Enable agility with infrastructure-as-code

The Cloud Age

In the olden days of ‘yore, when anyone wanted a new server they would embark on a ritual that would involve everything from ordering the physical server from a supplier to provisioning the server after installation. This process would involve multiple time-consuming indirect actions, and could take up to months. Have you ever seen one of those American TV ads where some distressed person in an irrational amount of agony is shown as an example of a pain point? Yeah? Well, it was kinda like that.

Fortunately, it isn’t like that anymore; we have entered something called The Cloud Age. The easiest thing to do in the Cloud Age, if you’d like a new server, is to push a few buttons on your computer – welcome to the future, kiddo (Speaking of the future, where the heck is that flying car that I was promised?). Following the natural progression of things, as the barriers to entry to acquisition come down, the total number of servers go up. To this end, the question becomes, how does one manage all of these servers? While server acquisition has gone into the Cloud Age, we still think about management as we used to back in those olden days of ‘yore. It isn’t surprising that our knowledge of the Cloud Age hasn’t fully evolved to considering management, as it’s only very recently that most organization have started moving into the Cloud Age. With this in mind, let’s start thinking about management in the Cloud Age before we’re up to our eyeballs in servers.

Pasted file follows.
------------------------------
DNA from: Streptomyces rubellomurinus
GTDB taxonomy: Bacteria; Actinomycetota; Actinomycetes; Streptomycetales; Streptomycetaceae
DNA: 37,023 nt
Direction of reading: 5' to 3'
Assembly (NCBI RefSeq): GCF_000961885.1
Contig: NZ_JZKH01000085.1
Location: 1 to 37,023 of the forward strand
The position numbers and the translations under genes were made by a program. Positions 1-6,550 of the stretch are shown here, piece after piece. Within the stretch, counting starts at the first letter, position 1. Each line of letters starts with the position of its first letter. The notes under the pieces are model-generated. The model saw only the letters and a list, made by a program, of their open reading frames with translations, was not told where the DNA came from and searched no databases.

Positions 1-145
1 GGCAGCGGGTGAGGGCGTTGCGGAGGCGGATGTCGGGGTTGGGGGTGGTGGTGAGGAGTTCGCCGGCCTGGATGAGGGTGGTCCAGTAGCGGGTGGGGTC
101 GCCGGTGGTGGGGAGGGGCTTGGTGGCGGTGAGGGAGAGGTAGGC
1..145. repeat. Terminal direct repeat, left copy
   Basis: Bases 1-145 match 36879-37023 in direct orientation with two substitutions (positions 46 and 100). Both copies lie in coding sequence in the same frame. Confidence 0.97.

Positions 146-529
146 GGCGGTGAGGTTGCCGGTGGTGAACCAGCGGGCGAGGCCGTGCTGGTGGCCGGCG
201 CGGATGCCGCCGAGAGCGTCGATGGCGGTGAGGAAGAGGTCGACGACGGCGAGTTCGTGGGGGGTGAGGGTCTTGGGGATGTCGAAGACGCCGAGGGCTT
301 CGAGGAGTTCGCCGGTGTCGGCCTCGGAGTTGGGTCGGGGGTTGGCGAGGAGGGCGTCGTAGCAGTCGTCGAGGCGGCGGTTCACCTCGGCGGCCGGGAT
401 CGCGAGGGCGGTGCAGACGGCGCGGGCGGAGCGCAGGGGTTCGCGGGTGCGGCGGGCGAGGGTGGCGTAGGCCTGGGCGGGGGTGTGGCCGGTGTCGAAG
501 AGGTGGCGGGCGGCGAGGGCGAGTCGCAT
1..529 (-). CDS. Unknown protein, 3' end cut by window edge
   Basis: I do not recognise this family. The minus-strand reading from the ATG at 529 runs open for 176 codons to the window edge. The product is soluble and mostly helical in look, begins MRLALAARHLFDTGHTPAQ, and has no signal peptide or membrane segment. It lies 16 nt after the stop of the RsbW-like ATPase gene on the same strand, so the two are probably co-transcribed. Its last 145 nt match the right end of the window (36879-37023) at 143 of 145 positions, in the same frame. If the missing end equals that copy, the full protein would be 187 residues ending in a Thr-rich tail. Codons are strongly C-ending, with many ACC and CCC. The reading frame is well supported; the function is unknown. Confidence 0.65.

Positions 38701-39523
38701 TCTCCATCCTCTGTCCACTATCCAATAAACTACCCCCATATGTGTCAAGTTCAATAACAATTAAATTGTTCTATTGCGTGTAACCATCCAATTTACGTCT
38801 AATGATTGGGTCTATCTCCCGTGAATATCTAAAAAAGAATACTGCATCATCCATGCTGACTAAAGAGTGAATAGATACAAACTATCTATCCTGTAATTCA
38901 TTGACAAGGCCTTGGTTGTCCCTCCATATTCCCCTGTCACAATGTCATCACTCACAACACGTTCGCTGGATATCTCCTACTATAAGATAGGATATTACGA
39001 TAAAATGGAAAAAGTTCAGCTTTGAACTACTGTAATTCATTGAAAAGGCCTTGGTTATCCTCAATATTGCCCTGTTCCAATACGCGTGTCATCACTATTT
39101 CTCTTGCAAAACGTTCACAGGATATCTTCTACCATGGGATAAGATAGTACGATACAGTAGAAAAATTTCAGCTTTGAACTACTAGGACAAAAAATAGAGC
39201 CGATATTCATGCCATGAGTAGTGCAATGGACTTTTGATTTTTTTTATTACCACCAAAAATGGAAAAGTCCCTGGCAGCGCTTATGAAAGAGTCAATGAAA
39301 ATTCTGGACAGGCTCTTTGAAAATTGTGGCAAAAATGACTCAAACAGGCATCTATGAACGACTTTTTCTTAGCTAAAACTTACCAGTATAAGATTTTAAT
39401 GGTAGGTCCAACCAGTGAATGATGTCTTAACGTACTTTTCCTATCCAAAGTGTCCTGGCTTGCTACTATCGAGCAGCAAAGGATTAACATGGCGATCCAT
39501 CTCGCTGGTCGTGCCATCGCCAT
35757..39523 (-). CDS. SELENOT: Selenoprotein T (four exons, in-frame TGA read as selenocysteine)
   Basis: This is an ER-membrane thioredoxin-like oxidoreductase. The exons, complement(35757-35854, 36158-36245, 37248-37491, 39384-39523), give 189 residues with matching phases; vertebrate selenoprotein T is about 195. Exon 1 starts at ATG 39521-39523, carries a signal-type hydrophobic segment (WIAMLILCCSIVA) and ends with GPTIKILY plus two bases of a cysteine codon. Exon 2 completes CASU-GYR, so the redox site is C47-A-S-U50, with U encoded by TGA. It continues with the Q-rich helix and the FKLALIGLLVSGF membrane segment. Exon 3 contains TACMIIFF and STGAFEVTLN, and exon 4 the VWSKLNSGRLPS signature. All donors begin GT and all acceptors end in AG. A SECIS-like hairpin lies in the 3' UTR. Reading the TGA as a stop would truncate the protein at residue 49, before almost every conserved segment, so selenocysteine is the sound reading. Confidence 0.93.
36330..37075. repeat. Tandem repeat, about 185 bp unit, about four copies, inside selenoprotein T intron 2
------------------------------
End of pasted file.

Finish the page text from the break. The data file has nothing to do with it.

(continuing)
What is Infrastructure-as-Code?